A lot has been said lately about online banking and if it is indeed the banking wave of the future. But the question that remains on the minds of many who are considering using an online is: Is an online bank my best option? We’ll look at some the ups and downs of both online banking and traditional brick and mortar banking institutions.
In today’s world of electronic funds transfer and automated bill pay, online banking can be a huge time saver. This is one determining factor to consider when joining an online bank. Are you tired of writing check after check and spending five or six dollars a month on stamps to send those bills at the post office? If so, then online banking with bill pay maybe save you a great deal of time. Not to mention the money you’ll save on stamps. However some online banks may charge a monthly fee of five dollars. This in a way offsets the price of postage.
Another thing to consider is when choosing online banking is that it is available 24 hours a day, seven days a week. So when you want to know if that check has cleared, it’s as simple as logging in on your computer. In my opinion, this is one of the greatest features of online banking. If you discover charges against your account that you are sure are not yours, you can find out immediately rather than waiting until your monthly statement comes in. Thus, allowing better protection in the event of identity theft against you.
The major downside of online banking is that you never have a personal feel for the bank. Such as a brick and mortar bank, you may walk in and be greeted by your favorite teller or loan officer which knows you by your first name. Or if there is a problem with your account or maybe you would just like to ask a few questions about a CD or such. While online banks offer online support and sometimes telephone support. It may not be a viable resource like talking to a real person face to face. Another problem with online banking is dealing with non-standard deposits. By non-standard deposits, I mean something like checks written to you by friends for birthday gifts, odd jobs, etc. These deposits will need to be mailed to the online bank and may take a few extra days to get there. This can become a problem if the money needs to be readily available. While being enrolled in a brick and mortar traditional bank, you could make your deposit as you normally would. Although online banks may send you postage paid envelopes to make deposits, this can become a hassle.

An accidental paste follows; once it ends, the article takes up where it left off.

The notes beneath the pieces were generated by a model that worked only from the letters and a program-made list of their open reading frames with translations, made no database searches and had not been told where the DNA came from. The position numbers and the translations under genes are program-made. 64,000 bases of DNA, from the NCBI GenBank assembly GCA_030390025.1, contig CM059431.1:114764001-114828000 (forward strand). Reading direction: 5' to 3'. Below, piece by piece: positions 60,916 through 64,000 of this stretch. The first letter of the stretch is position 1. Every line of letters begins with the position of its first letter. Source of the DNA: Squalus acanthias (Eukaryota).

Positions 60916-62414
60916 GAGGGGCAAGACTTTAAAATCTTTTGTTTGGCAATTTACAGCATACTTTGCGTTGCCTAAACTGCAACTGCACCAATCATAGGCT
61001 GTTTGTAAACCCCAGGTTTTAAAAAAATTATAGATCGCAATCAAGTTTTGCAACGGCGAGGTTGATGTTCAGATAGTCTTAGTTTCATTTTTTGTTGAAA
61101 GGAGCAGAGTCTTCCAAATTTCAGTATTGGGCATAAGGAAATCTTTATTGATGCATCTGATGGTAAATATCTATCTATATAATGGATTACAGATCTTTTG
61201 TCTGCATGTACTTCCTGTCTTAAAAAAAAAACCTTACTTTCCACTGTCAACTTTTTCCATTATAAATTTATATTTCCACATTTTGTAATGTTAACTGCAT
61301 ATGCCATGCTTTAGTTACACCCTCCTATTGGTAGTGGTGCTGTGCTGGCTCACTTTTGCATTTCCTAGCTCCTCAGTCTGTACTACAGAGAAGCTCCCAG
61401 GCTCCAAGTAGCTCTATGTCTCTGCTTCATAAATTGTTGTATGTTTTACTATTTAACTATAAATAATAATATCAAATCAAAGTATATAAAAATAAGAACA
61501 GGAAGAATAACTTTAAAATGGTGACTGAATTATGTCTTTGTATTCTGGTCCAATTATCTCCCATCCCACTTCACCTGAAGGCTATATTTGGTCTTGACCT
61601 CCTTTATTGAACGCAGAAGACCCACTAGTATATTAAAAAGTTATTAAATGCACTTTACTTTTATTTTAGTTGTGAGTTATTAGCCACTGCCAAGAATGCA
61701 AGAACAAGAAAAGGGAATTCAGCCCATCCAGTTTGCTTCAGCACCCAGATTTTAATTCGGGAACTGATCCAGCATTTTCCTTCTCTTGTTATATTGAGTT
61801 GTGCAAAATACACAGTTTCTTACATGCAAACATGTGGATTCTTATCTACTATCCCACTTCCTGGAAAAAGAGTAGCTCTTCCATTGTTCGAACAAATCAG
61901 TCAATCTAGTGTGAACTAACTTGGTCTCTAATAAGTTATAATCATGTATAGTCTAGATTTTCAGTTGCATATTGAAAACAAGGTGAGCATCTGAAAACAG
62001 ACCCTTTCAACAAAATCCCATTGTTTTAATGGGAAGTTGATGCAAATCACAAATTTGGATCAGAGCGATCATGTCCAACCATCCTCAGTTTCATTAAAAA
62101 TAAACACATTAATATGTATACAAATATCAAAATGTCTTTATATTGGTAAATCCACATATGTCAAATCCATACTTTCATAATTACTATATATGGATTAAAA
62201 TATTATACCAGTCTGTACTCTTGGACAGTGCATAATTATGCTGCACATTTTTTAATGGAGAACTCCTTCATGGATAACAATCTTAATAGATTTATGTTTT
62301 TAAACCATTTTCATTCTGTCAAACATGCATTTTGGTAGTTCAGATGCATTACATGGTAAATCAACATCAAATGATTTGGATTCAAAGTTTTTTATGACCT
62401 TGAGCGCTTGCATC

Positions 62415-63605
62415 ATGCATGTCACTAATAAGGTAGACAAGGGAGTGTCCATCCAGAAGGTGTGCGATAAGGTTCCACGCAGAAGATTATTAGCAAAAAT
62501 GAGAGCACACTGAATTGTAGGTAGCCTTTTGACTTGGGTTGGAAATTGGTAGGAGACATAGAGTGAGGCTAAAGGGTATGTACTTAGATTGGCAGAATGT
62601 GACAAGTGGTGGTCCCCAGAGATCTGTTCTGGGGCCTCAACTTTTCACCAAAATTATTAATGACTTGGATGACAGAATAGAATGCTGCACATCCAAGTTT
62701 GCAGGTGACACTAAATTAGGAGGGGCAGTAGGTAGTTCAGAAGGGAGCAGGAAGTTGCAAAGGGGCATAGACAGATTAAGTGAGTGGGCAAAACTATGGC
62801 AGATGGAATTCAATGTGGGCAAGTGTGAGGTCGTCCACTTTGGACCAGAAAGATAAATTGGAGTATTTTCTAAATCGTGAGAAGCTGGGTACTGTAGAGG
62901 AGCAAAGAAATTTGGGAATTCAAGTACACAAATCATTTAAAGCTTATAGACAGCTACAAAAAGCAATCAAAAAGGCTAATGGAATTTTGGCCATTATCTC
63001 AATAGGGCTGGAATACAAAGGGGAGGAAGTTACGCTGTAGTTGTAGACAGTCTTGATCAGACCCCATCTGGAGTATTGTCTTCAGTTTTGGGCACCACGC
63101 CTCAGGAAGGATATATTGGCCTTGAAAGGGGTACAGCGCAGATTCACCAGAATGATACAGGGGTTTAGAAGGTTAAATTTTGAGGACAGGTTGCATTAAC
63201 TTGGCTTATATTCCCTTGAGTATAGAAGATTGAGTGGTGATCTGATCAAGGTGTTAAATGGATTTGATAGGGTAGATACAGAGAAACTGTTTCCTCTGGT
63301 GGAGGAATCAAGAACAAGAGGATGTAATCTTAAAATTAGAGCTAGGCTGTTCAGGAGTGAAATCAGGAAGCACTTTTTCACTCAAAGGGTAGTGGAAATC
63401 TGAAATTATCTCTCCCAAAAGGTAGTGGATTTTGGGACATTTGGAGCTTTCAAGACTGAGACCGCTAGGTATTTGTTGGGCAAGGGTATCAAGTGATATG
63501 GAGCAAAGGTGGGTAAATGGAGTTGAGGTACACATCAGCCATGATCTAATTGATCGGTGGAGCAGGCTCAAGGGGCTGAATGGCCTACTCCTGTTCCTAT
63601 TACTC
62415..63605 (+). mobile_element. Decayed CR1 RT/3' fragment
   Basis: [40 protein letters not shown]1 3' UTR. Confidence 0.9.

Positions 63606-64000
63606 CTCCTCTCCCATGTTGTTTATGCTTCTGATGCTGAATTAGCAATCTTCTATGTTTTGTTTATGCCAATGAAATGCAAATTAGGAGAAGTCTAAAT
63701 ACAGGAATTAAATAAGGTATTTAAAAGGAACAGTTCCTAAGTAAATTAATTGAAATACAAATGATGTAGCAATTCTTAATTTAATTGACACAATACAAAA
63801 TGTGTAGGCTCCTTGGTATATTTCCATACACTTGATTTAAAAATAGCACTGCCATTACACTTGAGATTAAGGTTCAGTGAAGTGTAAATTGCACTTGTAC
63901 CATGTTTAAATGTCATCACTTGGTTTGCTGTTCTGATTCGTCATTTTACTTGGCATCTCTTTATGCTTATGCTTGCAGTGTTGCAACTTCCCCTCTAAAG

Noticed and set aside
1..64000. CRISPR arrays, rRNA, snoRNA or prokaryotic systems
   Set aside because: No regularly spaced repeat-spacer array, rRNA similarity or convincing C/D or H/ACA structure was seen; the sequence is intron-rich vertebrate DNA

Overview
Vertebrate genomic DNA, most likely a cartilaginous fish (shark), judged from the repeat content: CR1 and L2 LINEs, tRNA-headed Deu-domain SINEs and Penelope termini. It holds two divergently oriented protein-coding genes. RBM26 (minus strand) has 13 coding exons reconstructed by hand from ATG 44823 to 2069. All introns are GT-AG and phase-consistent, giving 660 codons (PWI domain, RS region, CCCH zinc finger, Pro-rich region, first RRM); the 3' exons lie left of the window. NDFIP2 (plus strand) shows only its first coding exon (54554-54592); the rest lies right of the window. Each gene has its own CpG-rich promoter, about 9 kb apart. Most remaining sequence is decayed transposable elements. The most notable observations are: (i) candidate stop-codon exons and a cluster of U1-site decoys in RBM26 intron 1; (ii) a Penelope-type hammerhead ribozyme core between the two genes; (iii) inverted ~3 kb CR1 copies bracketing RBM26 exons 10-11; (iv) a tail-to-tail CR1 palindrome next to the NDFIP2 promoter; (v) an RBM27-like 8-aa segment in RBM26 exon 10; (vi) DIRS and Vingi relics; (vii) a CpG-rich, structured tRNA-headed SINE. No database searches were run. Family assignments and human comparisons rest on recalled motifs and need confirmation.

The great thing is competition. Now more and more traditional brick and mortar banks are offering their services online as well as in person. I personally think this is because of the pressure of competition that the online banks put on the brick and mortar banks. And as we all know competition is a great thing for consumers. So if you’re in the market for a new bank, or wanted to check out online banking, check with your local branches and find out if they offer their services online. Then you could have the best of both worlds.